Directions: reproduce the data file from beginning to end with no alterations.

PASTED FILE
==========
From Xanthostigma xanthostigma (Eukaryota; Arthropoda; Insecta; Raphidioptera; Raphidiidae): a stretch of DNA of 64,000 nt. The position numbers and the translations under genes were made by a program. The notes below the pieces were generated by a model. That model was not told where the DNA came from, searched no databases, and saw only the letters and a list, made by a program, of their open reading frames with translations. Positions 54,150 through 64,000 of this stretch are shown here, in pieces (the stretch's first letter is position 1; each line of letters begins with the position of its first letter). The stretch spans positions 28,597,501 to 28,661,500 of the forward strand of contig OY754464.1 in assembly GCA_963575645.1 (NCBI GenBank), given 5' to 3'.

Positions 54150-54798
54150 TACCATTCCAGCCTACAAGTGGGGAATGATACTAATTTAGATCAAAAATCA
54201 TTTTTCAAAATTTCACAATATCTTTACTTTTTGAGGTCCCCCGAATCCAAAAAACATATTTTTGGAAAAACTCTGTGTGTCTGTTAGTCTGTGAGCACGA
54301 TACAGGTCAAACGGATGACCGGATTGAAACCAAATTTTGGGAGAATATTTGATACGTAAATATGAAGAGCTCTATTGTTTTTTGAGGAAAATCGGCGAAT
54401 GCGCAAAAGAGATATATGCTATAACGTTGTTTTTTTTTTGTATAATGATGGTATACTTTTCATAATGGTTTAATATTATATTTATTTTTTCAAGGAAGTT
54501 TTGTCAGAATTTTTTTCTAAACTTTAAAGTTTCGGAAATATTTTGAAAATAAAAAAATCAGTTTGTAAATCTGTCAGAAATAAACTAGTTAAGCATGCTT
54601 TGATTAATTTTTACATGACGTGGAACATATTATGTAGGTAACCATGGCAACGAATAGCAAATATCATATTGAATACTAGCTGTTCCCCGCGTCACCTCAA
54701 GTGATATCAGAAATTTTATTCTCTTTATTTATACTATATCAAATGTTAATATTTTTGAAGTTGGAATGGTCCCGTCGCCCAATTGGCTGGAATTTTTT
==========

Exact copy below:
From Xanthostigma xanthostigma (Eukaryota; Arthropoda; Insecta; Raphidioptera; Raphidiidae): a stretch of DNA of 64,000 nt. The position numbers and the translations under genes were made by a program. The notes below the pieces were generated by a model. That model was not told where the DNA came from, searched no databases, and saw only the letters and a list, made by a program, of their open reading frames with translations. Positions 54,150 through 64,000 of this stretch are shown here, in pieces (the stretch's first letter is position 1; each line of letters begins with the position of its first letter). The stretch spans positions 28,597,501 to 28,661,500 of the forward strand of contig OY754464.1 in assembly GCA_963575645.1 (NCBI GenBank), given 5' to 3'.

Positions 54150-54798
54150 TACCATTCCAGCCTACAAGTGGGGAATGATACTAATTTAGATCAAAAATCA
54201 TTTTTCAAAATTTCACAATATCTTTACTTTTTGAGGTCCCCCGAATCCAAAAAACATATTTTTGGAAAAACTCTGTGTGTCTGTTAGTCTGTGAGCACGA
54301 TACAGGTCAAACGGATGACCGGATTGAAACCAAATTTTGGGAGAATATTTGATACGTAAATATGAAGAGCTCTATTGTTTTTTGAGGAAAATCGGCGAAT
54401 GCGCAAAAGAGATATATGCTATAACGTTGTTTTTTTTTTGTATAATGATGGTATACTTTTCATAATGGTTTAATATTATATTTATTTTTTCAAGGAAGTT
54501 TTGTCAGAATTTTTTTCTAAACTTTAAAGTTTCGGAAATATTTTGAAAATAAAAAAATCAGTTTGTAAATCTGTCAGAAATAAACTAGTTAAGCATGCTT
54601 TGATTAATTTTTACATGACGTGGAACATATTATGTAGGTAACCATGGCAACGAATAGCAAATATCATATTGAATACTAGCTGTTCCCCGCGTCACCTCAA
54701 GTGATATCAGAAATTTTATTCTCTTTATTTATACTATATCAAATGTTAATATTTTTGAAGTTGGAATGGTCCCGTCGCCCAATTGGCTGGAATTTTTT